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What Is Sensory Processing Disorder?


Sensory processing disorder (SPD) is a term that’s relatively new for educators. You may hear it while sitting in an IEP meeting listening to an occupational therapist explain a sensory processing evaluation, when a parent explains that their child disrupted your lesson because they were dysregulated, or when a student insists they need a fidget to help them focus.

As conditions go, sensory processing disorder is new, and it’s controversial. Here’s everything you need to know the next time someone mentions SPD.

What is sensory processing disorder?

First, we all process sensory information all the time. Right now, the brightness of the screen you’re reading on, any flickering lights, maybe birds singing outside, are all sensations that your brain has to either pay attention to or ignore and filter out.

The idea of sensory integration was first identified by occupational therapist A. Jean Ayers, PhD, in the 1970s. Ayers hypothesized that that our sensory systems develop over time, like other aspects of development, and that deficits can occur along the way. According to Ayers, sensory processing deficits occur when sensory neurons are not functioning, which leads to deficits in development or emotional regulation. The idea behind SPD is that, for some people, the sensory information around them is either too much or not enough.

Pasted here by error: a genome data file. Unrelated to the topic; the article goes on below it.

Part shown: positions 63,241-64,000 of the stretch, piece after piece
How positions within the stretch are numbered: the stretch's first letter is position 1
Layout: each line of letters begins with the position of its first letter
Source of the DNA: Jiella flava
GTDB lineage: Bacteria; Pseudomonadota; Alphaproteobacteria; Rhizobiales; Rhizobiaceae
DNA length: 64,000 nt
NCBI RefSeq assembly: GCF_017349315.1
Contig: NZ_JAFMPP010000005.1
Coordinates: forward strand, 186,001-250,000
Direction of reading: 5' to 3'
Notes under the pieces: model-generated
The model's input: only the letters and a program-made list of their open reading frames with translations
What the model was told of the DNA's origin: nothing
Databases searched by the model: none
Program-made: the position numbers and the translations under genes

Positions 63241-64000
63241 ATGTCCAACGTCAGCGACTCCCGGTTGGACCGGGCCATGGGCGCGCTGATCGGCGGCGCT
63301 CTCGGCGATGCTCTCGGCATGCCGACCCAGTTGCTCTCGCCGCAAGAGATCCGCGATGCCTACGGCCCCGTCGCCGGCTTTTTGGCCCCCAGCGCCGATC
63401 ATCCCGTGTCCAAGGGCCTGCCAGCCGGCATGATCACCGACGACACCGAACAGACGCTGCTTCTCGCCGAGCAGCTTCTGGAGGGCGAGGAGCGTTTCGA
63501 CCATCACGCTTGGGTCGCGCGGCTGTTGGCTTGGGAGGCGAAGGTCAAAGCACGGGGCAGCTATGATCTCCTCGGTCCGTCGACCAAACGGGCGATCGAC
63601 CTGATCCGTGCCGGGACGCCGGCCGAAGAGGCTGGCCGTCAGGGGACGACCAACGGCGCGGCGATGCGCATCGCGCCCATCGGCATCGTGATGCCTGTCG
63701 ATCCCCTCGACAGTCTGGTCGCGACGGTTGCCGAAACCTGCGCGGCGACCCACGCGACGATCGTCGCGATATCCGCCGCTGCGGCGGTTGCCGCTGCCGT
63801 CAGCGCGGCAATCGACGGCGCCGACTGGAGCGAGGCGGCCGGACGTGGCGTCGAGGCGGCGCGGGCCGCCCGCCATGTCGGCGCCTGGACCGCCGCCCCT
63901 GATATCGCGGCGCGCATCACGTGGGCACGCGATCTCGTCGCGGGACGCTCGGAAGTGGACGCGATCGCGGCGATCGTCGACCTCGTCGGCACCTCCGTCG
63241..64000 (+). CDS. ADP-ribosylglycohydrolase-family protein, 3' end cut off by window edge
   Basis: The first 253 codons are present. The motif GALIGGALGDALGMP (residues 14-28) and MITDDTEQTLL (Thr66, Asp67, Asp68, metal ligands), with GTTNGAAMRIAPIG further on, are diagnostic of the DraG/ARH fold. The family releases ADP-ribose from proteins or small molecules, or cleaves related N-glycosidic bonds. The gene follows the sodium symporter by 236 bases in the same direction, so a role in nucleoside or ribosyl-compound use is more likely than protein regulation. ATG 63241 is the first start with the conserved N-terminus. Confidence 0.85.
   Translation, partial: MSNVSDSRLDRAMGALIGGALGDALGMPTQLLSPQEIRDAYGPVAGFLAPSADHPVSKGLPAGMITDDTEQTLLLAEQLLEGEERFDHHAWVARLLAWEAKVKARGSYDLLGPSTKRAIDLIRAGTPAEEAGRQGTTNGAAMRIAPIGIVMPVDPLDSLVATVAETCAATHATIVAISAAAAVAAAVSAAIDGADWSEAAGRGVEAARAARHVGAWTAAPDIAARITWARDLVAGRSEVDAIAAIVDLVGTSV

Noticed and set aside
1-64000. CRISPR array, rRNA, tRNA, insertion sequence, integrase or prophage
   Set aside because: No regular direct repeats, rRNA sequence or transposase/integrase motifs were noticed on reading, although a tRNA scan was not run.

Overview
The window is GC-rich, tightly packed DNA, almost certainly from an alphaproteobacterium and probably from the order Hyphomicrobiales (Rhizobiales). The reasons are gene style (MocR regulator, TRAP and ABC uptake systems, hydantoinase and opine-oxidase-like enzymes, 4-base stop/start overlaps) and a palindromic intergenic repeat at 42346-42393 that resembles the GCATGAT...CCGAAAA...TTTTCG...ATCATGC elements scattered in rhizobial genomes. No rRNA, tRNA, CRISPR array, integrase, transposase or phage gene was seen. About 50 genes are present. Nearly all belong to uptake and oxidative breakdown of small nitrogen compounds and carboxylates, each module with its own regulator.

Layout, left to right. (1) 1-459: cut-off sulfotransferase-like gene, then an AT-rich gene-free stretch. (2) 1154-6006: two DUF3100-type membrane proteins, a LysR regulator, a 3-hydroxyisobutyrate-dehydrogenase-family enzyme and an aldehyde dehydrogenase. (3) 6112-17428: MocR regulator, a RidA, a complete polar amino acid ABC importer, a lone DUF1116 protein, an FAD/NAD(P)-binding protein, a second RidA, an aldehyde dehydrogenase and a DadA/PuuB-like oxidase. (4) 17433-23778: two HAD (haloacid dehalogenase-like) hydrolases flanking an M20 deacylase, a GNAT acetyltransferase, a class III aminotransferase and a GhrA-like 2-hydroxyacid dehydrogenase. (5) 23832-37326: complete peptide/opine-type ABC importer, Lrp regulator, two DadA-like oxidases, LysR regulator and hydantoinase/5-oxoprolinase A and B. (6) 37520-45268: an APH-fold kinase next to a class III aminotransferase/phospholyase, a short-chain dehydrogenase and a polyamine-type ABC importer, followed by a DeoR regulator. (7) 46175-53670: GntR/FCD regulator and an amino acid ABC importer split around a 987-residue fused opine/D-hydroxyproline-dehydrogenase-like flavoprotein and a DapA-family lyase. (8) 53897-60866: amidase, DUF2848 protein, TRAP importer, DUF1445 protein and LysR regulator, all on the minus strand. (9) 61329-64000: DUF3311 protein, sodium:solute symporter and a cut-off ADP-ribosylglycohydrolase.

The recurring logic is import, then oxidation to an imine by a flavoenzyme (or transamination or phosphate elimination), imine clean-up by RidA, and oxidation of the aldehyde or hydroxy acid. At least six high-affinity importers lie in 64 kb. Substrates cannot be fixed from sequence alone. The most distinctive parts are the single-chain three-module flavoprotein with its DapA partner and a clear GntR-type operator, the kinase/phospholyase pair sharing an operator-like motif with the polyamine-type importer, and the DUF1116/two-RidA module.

What does sensory processing disorder look like?

Each child who has deficits with sensory functioning will present differently, but there are some themes:

  • Big reactions to sensory input: Kids may have a strong reaction to loud noises, covering their ears or trying to avoid loud places.
  • Getting easily overstimulated: They may be overstimulated in environments that don’t bother other people. For example, a walk through Target might be a good experience for you, but the lights and smells might be completely overwhelming for a child who has sensory processing concerns.
  • Strong sensory preferences: A child with SPD may prefer a certain type of touch, like very deep pressure.


Image: ASD Helping Hands

We all manage sensory input differently; the most important consideration is whether or not the child’s sensory processing impacts their daily life. For example, a child may have a strong reaction to loud noises. If they are in a classroom that is typically quiet and have warning before a loud noise happens, their sensory processing deficit may not have a great impact on their day. On the other hand, the same child in a loud classroom or at a fireworks display may have a meltdown.

Which senses are involved?

When we talk about SPD, we’re talking about input we get from the five senses: taste, vision, hearing, touch, smell. We’re also talking about two internal senses: proprioceptive (body awareness) and vestibular (movement).


Image: Growing Early Minds

Proprioceptive receptors are in joints and ligaments and give feedback about motor control and posture. Our proprioceptive system gives our brains information about where our body is and how to move. Children who are under-sensitive may love jumping and crashing. While children who are over-sensitive don’t know where their body is in comparison to others and may appear clumsy.